Four ways to make sure gender in emergencies includes men and boys

February 8, 2018
Toral Pattni and Delphine Brun
Refugees gather in a disused factory on the Serbian side of the Croatian/Serbian border.

At CARE, we believe that a good humanitarian response has to consider the needs and priorities of boys and men as well as women and girls. It has been widely acknowledged in the humanitarian sector that greater priority must be given to women and girls due to entrenched gender inequalities. But when the world is in the throes of an unprecedented refugee crisis and the vast majority of lone refugees are adolescent boys and men, are we really understanding and responding to their assistance and protection needs?

In order to answer this question, CARE UK commissioned a study looking at men and boys in displacement, in partnership with Promundo. We focused on Lebanon, Turkey, Jordan and Greece – all countries with large numbers of unaccompanied male refugees. Our focus was boys aged between 13 to 17, single men and men travelling without their families. Based on our findings, here are four recommendations for humanitarian actors looking to better address the needs of this at-risk group:

  1. Don’t assume vulnerabilities belong to women and girls alone

When we do a gender analysis in a humanitarian context, there is a tendency to make some assumptions. This is often because we are tight on time, tight on resources and need to provide life-saving answers. In this case, who do we usually identify as being the ‘most vulnerable’ in a crisis? Women and girls. And certainly there is truth in this. Women and girl refugees face immense challenges and protection risks and suffer the bulk of gender-based discrimination. But men and boys can also face circumstances that render them vulnerable.

Boys and men, particularly when unaccompanied, face distinct mobility challenges. While women may not be able to move freely due to cultural constraints or heightened risks of sexual violence, men are often perceived as a potential security threat, and so are at particular risk of being harassed by the police or other security forces. They are also at risk of arrest and imprisonment, especially if they cannot provide proper documentation. As a consequence, lone boys and men are unable to maintain social relations, when, for them, visiting friends, walking and going out were common ways to release stress prior to displacement.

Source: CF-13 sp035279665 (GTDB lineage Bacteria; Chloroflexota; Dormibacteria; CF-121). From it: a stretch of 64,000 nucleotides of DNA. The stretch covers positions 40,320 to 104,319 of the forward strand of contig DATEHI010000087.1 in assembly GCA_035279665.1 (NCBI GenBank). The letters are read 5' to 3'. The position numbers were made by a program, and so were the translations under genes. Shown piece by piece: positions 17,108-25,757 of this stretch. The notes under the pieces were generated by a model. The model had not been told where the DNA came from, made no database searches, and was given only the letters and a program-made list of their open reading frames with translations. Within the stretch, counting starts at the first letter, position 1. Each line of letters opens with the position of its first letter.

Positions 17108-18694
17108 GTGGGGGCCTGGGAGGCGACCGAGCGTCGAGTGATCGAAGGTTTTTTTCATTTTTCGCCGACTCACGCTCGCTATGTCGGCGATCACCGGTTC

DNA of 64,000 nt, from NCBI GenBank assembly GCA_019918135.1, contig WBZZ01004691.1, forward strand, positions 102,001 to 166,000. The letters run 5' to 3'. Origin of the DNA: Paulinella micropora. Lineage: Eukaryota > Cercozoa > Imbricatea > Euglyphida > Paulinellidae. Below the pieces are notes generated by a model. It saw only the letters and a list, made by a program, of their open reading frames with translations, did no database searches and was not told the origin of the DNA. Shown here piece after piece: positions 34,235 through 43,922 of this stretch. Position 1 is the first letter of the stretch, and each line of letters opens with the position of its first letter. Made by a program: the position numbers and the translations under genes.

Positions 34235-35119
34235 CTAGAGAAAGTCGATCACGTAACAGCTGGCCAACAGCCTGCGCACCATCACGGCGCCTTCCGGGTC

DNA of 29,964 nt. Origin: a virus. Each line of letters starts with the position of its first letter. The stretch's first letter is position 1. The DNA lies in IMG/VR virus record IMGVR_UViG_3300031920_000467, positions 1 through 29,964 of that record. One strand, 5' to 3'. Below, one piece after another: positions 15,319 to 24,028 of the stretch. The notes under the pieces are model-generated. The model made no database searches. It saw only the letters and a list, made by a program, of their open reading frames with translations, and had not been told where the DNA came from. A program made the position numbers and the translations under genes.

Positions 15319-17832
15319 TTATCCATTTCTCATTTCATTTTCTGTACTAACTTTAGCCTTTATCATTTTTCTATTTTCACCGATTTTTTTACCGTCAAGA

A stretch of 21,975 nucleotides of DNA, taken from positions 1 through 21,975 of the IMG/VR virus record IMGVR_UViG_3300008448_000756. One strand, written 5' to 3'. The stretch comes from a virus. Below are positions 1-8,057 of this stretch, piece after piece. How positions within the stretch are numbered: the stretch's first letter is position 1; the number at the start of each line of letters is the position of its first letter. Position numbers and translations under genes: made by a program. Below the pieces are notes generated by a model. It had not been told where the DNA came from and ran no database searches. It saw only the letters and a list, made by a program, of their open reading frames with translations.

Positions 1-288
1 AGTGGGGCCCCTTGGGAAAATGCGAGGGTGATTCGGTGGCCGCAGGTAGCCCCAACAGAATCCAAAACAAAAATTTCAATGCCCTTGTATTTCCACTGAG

Lack of proper housing is another huge issue, for both female and male refugees. However, while the consequences of inadequate shelter for women are often recognised by social services and solutions usually found, the consequences for males are less well understood. In Greece, asylum applicants are sometimes kept in camps. Men have greater difficulty getting relocated as they are usually considered better able to cope with the conditions. To give an example, in the Greek camp of Moria, while others were rehoused in apartments and hotels when winter came, single men continued living in tents until containers were eventually brought to the camp. Unaccompanied children, the vast majority of whom are adolescent boys, are also kept in detention centres.

Boys and men also face distinct protection risks. The violence they face did not start with their exile: they often carry with them a legacy of past experiences of violence in their home country, including forced enrolment, torture, war injuries, forced detention and sexual assault. They may also have experienced violence as they fled the conflict, such as forced prostitution to pay smugglers. As noted, in host countries they are at higher risk of being abused by the police, of being forcibly encamped or of being sent back to their country of origin.

All of this means that we have to get more active with our gender analyses and capture the bigger picture. Let’s move away from static models of gender vulnerability, and conduct a context-by-context analysis of needs, expanding our understanding of who the persons of concern to humanitarians should be. Let’s remember to consult men as well as women, including young men who are no longer children but who are not quite adults. Sex- and age-disaggregated data is not enough without a thorough analysis of vulnerabilities based on that data.

  1. Target support to boys and men, particularly those who are unaccompanied

Waheed is 14 years old, and has travelled from Afghanistan alone to reach a CARE centre in Europe. Waheed tells us that yesterday he had his first hot shower and first night indoors since he left home a month ago. ‘I can’t use words to say how good it felt to wash the spiders out of my hair and the ticks from my body from living many weeks in the forest.’